Graphical representation of a regular LSTM system can be found in Fig. 2a. Only the historical meaning can be exploited by a regular LSTM system. However, the incomplete understanding of the contextual meaning occurs for the lack of knowledge in further context. The integration of a forward hidden layer and a backward hidden layer of BiLSTM are shown in Fig. 2b. BiLSTM understands the contextual meaning of both the preceding and succeeding direction. This system has developed using backpropagation [41].

Figure 2.

Illustration of LSTM and BiLSTM model.

Illustration of LSTM and BiLSTM model.

4.Attention mechanism based BiLSTM with word embedding feature vector

The proposed technique introduces a unique architecture by adding BiLSTM with word embedding and attention layers. The suggested architecture is termed as attention-based BiLSTM (A-BiLSTM). The embedding layer in A-BiLSTM extracts semantic features for sentences from the corpus. And then, we integrate a forward hidden layer and a backward hidden layer to access all the previous and successive context information.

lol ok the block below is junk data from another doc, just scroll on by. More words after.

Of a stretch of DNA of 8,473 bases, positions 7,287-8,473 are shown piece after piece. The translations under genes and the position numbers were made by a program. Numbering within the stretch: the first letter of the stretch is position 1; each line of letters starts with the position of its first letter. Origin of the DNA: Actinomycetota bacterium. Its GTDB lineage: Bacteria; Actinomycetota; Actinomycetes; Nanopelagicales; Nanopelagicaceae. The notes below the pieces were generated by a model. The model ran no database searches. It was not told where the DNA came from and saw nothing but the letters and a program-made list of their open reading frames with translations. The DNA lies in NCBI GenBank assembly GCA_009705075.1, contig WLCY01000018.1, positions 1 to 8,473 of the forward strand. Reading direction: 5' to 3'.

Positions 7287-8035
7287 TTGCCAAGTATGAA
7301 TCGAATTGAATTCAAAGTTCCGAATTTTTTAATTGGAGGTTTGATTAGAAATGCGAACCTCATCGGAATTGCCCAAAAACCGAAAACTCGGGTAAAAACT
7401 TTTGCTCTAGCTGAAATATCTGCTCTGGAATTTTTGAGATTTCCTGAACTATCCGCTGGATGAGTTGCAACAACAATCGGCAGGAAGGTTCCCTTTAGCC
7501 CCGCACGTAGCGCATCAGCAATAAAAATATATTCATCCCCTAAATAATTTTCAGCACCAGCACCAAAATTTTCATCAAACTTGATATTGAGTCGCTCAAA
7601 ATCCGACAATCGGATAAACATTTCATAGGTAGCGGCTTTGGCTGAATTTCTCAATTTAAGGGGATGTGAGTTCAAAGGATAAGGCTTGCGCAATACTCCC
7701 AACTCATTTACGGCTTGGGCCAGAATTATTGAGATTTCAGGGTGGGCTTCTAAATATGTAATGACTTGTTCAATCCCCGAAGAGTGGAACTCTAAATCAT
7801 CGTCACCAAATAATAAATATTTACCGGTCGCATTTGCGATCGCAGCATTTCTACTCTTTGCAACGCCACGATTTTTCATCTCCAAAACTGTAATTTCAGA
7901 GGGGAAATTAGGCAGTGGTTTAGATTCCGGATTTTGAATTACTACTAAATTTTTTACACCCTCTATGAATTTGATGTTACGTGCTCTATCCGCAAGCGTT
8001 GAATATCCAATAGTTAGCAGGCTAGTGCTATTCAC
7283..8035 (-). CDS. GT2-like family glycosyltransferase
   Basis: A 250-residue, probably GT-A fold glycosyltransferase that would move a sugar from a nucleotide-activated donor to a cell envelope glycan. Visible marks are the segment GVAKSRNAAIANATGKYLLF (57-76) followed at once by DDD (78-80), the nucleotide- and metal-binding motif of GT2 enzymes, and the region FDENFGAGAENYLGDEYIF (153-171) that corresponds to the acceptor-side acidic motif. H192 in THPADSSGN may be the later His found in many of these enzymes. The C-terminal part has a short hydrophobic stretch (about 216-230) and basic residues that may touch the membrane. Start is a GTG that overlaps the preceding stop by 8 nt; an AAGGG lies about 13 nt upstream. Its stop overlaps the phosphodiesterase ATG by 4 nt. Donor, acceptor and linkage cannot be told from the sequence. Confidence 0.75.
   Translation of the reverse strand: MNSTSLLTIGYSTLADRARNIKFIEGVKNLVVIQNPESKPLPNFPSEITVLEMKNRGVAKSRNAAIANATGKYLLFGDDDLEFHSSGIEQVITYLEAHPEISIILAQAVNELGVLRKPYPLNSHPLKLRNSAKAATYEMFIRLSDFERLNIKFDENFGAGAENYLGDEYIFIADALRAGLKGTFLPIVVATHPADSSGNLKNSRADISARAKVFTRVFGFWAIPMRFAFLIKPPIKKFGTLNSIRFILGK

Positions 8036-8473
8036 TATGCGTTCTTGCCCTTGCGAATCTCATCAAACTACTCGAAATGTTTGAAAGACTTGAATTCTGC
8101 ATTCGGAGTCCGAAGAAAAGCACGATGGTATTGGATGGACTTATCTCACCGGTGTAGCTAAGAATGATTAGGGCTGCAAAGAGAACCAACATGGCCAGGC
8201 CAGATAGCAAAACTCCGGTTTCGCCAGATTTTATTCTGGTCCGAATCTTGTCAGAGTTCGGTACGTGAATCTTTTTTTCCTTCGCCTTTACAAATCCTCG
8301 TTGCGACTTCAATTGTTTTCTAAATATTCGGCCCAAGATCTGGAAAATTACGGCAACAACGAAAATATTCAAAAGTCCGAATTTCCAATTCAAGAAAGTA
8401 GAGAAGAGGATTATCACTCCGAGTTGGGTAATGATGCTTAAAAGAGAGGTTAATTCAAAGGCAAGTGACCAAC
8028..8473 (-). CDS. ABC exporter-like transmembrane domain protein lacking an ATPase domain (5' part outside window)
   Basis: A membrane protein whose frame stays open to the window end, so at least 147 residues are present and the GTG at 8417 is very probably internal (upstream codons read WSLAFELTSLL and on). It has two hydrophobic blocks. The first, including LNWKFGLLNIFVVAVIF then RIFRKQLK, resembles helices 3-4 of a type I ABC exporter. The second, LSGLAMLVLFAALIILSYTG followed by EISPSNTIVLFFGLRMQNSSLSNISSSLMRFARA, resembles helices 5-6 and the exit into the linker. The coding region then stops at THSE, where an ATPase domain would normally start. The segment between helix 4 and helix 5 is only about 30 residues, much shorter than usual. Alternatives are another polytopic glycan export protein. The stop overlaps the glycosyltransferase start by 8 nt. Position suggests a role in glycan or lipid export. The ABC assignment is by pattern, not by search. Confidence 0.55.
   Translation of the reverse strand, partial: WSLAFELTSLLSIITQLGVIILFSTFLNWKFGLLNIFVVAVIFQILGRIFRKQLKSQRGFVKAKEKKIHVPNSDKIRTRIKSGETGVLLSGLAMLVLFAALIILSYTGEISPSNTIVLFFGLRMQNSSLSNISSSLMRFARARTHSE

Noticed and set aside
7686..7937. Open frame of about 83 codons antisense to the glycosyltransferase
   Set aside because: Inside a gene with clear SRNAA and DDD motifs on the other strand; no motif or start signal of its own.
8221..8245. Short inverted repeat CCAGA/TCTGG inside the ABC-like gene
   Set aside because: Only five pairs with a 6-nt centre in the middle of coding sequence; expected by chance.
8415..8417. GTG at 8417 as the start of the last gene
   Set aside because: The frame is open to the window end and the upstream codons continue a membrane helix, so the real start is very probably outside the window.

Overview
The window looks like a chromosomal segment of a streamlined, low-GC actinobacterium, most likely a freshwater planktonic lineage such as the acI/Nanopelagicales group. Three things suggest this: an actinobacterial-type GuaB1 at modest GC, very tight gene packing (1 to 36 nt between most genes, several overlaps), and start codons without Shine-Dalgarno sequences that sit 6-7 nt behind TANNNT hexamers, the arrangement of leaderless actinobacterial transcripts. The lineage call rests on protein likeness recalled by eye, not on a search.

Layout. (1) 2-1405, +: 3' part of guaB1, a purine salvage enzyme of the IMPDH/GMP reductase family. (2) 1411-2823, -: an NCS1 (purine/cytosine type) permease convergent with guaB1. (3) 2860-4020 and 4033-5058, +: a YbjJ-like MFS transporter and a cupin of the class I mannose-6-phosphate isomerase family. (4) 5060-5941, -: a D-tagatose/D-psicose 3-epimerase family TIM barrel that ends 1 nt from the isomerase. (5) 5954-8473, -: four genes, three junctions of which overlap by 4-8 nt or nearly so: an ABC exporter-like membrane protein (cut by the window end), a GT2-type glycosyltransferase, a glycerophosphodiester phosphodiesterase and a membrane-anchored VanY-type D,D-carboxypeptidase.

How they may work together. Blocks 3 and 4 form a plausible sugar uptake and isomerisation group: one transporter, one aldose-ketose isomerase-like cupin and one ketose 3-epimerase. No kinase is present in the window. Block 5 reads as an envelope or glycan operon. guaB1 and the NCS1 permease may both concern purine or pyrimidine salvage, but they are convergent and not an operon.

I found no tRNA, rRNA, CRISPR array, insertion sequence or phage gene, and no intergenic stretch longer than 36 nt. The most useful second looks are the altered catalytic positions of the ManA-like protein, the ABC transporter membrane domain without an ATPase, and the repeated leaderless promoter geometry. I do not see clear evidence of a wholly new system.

The attention mechanism (AM) for the single word representation evokes more interest in the terms that contribute to the meaning of the context and can help to clarify the semantic of sentences. In A-BiLSTM, two attention layers process the previous and successive contextual characteristics, respectively. These characteristics are concatenated together in AM and served into the classifier softmax. The A-BiLSTM model architecture is shown in Fig. 3.

Figure 3.

The architecture of the A-BiLSTM.

The architecture of the A-BiLSTM.

4.1Word embedding

One-Hot Encoding method represents the context word in the vector space, though this method suffers from two downsides; the order of the word is not correctly maintained and the dimension of the vector is too high. One-to-one word embedding is more reliable and efficient compared to One-Hot Encoding. Consider N is the number of total words present in the text, the vector representation of m-th word in the text is wrm, where m belongs to [1–N]. The embedding vector of each word in the BiLSTM is We. Equation (7) articulates the embedding vector representation of each word Xm.


The word embedding is used in many different applications in Natural Language Processing (NLP). The proposed method uses the word2vec embedding framework recommended by Mikolov et al. [42]. Word embedding is a technique for generating word vectors using the skip-gram and the continuous bag-of-words (CBOW) model. These models optimize the word vector space while learning.